WaCoDiS System Deployment on CODE-DE Cloud
We are now ready to validate our WPS-based processing approach within a pre-operational deployment set up on the evolved CODE-DE platform. Requesting access to CODE-DE Cloud was straightforward, since the CODE-DE providers encouraged research projects to try out the platform. Our WaCoDiS project was granted the use of the computing resources listed below:
- 8 vCPU
- 64 GB RAM
- 2 TB block storage
- 1 TB file storage
- 1 public IP
Using these resources, we set up two different virtual machines. Both are mounted with an object storage via S3 interface that contains the CODE-DE National Archive’s entire satellite data collection. The first VM hosts a WPS instance and has a public IP, so that access to the WPS interface can be attained from outside the cloud. The containerized EO tools are deployed on a second VM, that can be triggered by the WPS instance via a Docker REST API.
CODE-DE Cloud deployment evaluation
Our CODE-DE deployment scenario demonstrates an essential benefit regarding the processing of large Earth Observation data. There is no need to download certain datasets, since tools deployed within the CODE-DE cloud have direct access to these. You can discover the links to required satellite data via the EO Finder UI or the corresponding API and use these references to access certain datasets from within the cloud.
We did, however, detect a shortcoming regarding the tool execution within our architecture. The EO tools used are containerized, but do not run as stand-alone services. Thus, the WPS instances have to know the respective VM that hosts a certain tool container. This makes a scalable tool execution more difficult.
In summary, these are the most important findings of our WaCoDiS on CODE-DE evaluation:
- Processing tools directly operate on large datasets in the cloud, so there is no more need to preserve one’s own processing and storing capabilities.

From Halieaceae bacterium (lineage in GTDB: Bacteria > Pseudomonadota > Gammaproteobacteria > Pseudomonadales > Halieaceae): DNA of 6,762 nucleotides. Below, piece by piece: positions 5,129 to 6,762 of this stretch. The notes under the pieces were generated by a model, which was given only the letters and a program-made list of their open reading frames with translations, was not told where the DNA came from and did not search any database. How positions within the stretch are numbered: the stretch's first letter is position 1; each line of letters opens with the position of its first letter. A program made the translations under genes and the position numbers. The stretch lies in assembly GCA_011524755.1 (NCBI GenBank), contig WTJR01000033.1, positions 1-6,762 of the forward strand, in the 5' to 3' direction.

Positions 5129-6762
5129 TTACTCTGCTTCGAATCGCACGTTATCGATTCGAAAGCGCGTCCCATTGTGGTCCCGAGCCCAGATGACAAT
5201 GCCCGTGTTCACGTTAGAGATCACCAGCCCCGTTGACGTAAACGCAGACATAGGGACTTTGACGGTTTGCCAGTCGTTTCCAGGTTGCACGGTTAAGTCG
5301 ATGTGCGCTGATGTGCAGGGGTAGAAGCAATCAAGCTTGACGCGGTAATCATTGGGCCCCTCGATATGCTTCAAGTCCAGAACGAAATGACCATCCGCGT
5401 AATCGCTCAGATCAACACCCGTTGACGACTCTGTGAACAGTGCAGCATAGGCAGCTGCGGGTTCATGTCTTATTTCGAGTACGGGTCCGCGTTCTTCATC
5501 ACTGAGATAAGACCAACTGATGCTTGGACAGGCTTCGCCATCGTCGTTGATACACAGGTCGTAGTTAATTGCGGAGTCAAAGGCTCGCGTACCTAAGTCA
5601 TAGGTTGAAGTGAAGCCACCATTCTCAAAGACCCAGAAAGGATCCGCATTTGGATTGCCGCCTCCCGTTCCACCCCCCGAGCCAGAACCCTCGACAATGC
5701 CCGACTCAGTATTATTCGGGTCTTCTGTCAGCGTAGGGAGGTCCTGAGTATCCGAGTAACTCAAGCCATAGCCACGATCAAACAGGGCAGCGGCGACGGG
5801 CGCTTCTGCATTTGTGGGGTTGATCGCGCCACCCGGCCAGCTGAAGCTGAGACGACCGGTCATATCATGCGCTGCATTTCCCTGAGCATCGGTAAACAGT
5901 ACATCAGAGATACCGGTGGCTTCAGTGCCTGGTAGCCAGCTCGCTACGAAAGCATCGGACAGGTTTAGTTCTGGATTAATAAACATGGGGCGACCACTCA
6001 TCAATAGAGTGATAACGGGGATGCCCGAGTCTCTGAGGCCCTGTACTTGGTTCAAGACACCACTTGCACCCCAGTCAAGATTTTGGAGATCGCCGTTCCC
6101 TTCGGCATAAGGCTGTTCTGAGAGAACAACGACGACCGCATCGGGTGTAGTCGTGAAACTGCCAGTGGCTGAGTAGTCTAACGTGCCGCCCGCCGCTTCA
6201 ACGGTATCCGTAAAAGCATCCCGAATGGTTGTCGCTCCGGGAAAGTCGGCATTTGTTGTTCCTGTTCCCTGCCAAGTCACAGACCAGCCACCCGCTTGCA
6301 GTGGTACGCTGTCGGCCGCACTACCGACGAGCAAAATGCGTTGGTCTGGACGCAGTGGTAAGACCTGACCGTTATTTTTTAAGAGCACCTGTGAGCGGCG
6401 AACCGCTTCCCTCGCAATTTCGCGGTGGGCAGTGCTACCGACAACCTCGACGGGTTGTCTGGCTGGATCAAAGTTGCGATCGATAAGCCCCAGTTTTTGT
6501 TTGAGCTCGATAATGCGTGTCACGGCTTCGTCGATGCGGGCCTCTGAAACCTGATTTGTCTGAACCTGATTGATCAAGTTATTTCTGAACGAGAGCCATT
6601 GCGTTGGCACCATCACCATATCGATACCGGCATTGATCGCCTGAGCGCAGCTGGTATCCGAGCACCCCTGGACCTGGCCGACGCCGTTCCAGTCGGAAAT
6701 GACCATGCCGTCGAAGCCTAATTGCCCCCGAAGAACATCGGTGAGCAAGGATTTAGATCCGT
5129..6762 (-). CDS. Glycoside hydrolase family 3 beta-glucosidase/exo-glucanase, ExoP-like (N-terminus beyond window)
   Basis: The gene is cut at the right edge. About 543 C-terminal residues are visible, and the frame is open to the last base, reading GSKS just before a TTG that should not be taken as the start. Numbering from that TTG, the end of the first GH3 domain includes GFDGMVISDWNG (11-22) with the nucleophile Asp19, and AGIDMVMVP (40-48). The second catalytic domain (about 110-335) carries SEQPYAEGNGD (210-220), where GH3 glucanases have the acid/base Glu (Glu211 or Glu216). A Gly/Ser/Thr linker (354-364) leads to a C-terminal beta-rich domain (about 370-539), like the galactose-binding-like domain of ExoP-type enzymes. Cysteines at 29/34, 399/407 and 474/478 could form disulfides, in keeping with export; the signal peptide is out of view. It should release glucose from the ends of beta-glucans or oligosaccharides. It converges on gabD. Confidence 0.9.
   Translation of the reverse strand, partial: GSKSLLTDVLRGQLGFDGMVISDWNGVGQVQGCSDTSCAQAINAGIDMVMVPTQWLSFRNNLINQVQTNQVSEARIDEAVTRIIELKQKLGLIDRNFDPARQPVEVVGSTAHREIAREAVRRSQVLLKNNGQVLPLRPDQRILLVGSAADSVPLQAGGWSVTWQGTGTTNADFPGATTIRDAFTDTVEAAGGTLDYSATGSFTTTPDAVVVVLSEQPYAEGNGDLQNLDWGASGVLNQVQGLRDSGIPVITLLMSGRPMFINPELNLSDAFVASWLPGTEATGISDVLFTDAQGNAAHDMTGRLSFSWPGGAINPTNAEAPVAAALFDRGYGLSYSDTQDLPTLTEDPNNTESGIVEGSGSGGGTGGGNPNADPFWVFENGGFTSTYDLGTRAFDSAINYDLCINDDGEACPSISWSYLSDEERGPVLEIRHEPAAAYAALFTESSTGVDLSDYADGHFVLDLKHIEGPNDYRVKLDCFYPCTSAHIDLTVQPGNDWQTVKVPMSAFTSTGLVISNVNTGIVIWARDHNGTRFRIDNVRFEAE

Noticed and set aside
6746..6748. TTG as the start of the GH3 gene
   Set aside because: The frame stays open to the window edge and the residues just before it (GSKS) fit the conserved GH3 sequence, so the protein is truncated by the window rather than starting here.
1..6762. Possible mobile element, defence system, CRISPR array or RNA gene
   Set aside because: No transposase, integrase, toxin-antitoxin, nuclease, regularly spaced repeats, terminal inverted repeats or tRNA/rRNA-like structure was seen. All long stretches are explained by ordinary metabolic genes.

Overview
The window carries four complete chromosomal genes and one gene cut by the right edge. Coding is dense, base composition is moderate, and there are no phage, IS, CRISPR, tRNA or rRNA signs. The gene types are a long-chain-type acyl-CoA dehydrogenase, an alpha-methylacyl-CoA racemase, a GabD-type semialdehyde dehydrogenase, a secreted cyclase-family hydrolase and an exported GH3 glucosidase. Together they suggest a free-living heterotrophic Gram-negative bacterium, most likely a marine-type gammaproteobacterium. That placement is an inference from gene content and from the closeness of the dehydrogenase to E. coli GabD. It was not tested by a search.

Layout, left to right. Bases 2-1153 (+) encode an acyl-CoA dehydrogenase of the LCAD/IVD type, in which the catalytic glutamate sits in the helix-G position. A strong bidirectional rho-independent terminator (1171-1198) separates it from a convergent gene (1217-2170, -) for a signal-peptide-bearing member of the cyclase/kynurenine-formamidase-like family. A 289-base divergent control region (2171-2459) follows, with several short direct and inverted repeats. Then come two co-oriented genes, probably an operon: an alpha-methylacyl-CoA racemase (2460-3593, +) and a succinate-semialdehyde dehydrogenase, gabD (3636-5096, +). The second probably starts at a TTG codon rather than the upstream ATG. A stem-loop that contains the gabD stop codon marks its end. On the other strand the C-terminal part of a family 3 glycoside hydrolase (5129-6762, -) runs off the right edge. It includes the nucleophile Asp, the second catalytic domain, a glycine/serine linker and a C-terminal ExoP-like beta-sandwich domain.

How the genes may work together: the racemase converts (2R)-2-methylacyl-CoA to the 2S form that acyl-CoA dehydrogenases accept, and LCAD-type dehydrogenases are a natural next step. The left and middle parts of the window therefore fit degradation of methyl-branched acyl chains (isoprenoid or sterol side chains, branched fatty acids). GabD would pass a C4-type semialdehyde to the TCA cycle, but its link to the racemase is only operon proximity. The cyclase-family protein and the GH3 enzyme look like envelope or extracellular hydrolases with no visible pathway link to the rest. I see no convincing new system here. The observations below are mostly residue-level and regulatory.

- The WPS approach enables a seamless integration of CODE-DE Cloud into custom processing pipelines.
- Additional processing tools can be deployed with ease, since the WPS instance ensures its interoperable execution.
- To match the microservice paradigm, EO tools must be adapted to run as stand-alone services.
Conclusion and Outlook
As part of our system validation in WaCoDiS, we demonstrated the great potential of CODE-DE for EO data processing tasks. Traditional processing workflows based on downloading and local processing of satellite image data are quite inefficient. Relying on the big players in cloud computing often does not suffice to fulfill the requirements of the Earth Observation community, since their product portfolio is quite small. Our WPS based processing approach bridges the needs for efficient online processing workflows as well as for interoperable tool execution. This also reduces the possibility of a vendor lock-in.
Since we had such a great experience with the CODE-DE platform, we will study its capabilities in additional research projects. We would especially like to mention MariGeoRoute, a MariData subproject, which aims to find innovative solutions for optimizing ship routing. As part of the project, we develop machine learning based approaches which operate on data from the Copernicus Marine Environment Monitoring Service and are also available within the CODE-DE Cloud. So, stay tuned.
This work has been funded by the Federal Ministry of Transport and Digital Infrastructure (Germany), BMVI, as part of the mFund program.